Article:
Within minutes, the vendor was cleaned out of vadas, leaving a small crowd to wait for the next batch of piping hot fritters.  In the meantime, I escaped in my getaway vehicle with three newspaper-wrapped vada pavs for me and my wheelman.

You've probably already figured out that the pav (ie. bun) and vada (ie. fritter) aren't likely vectors for foodborne illness, which leads to me believe that vadawallahs include garlic chutney as a way to make sure that this meal, like all others in Mumbai, is an intestinal roll of the dice.  Unlike North American bottled chutneys, Indian chutneys are served fresh, so they're made with far less, if any, sugar and far more water, and water is always a risky proposition.
So what the hell was I doing eating that watery chutney after my previous experiences with chutney?  Trusting my driver, of course.  He's a local who took me to his favourite vadawallah, and he assured me that the food is "hygienic."  "Hygienic" is the word Indians use to describe safe, sanitary restaurants.  "Loose motions" is the term they use to describe the output of eating at unsanitary restaurants.

Luckily, my driver knew what he was talking about.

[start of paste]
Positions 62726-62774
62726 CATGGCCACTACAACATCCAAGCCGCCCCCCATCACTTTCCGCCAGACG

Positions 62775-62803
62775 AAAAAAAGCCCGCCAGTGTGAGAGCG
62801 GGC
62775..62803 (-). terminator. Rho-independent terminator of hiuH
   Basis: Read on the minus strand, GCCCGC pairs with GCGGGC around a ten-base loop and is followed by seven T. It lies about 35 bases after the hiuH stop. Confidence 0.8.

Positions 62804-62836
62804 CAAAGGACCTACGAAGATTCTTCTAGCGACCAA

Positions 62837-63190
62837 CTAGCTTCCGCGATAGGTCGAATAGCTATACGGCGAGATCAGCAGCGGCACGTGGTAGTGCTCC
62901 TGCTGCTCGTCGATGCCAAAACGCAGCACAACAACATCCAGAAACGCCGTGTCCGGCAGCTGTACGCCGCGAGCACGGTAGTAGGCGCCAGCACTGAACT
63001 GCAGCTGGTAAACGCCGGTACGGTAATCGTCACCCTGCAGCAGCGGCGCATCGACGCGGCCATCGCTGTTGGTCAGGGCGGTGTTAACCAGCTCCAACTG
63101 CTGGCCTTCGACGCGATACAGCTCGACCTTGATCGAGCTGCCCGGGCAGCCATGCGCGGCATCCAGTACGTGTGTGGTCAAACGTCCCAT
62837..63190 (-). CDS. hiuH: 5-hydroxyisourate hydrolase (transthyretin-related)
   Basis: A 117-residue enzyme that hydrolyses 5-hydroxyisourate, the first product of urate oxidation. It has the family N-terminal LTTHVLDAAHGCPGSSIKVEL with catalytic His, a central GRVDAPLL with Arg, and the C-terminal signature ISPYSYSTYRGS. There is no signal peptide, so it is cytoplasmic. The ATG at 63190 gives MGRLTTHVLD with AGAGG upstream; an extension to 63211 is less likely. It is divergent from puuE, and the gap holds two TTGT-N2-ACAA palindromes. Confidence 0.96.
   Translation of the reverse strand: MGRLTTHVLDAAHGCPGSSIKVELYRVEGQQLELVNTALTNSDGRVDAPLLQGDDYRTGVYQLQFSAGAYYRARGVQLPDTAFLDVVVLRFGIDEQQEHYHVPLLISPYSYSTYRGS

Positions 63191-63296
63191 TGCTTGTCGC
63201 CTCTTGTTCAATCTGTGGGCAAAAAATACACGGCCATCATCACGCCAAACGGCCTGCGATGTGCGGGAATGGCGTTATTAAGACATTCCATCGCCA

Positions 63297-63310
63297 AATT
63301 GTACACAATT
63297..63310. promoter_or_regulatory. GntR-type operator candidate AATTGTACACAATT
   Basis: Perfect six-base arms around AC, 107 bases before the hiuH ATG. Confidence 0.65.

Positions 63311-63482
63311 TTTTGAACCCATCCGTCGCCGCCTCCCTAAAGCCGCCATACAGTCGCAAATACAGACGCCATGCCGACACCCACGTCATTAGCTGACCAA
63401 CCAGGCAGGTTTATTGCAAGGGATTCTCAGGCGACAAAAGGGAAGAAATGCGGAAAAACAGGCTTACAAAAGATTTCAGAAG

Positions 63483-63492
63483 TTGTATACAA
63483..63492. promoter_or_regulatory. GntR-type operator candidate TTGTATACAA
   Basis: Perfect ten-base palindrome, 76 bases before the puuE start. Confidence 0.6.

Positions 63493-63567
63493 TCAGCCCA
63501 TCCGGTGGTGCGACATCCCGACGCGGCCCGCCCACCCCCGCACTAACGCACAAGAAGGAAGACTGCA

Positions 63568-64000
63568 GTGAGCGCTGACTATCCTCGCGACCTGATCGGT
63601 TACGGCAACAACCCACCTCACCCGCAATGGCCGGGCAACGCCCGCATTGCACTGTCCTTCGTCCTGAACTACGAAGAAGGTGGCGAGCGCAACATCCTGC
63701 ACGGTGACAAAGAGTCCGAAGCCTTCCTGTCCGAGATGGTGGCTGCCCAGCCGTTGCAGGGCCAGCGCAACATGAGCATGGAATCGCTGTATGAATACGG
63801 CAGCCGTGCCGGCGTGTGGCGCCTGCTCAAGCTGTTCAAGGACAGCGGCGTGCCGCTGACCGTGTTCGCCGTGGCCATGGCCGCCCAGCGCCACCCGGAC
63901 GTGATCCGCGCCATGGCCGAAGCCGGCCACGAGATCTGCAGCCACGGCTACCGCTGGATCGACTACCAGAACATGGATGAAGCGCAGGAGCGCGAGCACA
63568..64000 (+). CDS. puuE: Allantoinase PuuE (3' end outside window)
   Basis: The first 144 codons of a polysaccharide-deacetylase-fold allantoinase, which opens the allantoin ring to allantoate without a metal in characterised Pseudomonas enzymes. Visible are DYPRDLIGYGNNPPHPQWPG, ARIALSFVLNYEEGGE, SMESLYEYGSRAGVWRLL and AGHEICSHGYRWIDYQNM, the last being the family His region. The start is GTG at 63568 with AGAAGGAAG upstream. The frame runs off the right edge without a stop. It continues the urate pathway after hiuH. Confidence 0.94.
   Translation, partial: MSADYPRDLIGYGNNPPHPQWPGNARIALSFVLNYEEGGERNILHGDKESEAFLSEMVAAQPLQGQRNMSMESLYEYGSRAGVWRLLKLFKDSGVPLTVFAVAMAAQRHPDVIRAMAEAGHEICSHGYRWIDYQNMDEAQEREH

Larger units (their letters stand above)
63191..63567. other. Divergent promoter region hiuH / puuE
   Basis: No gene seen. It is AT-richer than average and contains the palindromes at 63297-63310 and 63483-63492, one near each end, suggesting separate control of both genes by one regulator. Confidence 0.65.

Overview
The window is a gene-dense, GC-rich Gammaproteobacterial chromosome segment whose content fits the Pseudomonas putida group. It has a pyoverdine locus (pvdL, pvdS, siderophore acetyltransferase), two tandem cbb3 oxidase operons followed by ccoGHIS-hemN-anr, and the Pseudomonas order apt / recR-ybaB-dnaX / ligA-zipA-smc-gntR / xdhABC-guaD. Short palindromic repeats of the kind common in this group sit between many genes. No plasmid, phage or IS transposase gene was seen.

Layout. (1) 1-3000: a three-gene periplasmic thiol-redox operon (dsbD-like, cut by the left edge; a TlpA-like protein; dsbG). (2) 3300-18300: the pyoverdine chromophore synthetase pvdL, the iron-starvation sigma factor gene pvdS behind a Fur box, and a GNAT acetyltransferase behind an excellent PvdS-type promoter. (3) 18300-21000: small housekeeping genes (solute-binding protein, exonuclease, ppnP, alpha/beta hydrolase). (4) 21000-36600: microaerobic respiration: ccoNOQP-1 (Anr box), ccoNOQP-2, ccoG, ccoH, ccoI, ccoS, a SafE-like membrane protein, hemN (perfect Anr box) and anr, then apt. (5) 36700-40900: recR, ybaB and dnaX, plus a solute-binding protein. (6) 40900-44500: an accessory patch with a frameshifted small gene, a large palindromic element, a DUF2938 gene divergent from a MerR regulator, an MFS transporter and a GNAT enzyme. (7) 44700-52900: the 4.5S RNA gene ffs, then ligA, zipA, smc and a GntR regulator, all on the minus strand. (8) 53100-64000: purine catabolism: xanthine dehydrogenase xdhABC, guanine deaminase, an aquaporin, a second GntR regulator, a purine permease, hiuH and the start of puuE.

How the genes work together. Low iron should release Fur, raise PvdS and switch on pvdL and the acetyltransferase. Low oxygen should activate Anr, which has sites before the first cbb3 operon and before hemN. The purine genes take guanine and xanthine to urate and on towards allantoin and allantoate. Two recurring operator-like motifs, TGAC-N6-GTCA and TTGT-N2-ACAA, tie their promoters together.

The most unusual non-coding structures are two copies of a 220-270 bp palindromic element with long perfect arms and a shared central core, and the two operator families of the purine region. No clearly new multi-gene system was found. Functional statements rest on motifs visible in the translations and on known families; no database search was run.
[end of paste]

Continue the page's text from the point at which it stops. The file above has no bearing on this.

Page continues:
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Michael Natkin

Yeah, man. I only got to spend 2 weeks in India, mostly in the Delhi area, and it was hard to suck up the courage to eat street food even though it all looked so delicious. An Indian friend took me to a pani puri (aka golgoppa) vendor, that was the only one I tried and it was great, though not necessarily dramatically better than the pani puri at many restaurants. I love eating in India though... the food at the Adobe cafeteria even was infinitely better and more varied than 99% of the Indian food you get in the US.

Gentle Whisperer

I've been a lurker on your blog for quite a while, but as Mumbai dweller, I had to step in and agree with your view of the vada pav.

Quinessential Mumbai street food. It somehow manages to epotomise exactly what Mumbai is to me.

And your right about the Jumbo King vada bun, hygenic and sanitary it might be, but authentic it's not.

It's perhaps a little too divorced, a little too antiseptic from the surroundings to actually be real.

After all, what would the vada pav be without the huge vats of perpetually smoking oil, the light as a cloud 'pav' and the watery chutney with the overlying flavour of the dust and dirt and sound.

If you go looking for vada pav however, I'm suer you'll find everyone has a different favourite stall for it.

Mumbai, as one of my favourite books goes, is the vada pav eaters' city.

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Fascinating article! I will see India before I die!
fyi, I brought back some goodies from Beirut that I am giving away and thought I would let you know!

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You just can't beat street foods. Nothing beats the taste of a decent home recipe.


What an adventure. There is something primal yet comforting about eating street food outdoors.


Looks like the blogger has suffered a horrible and untimely death eating street food in India :p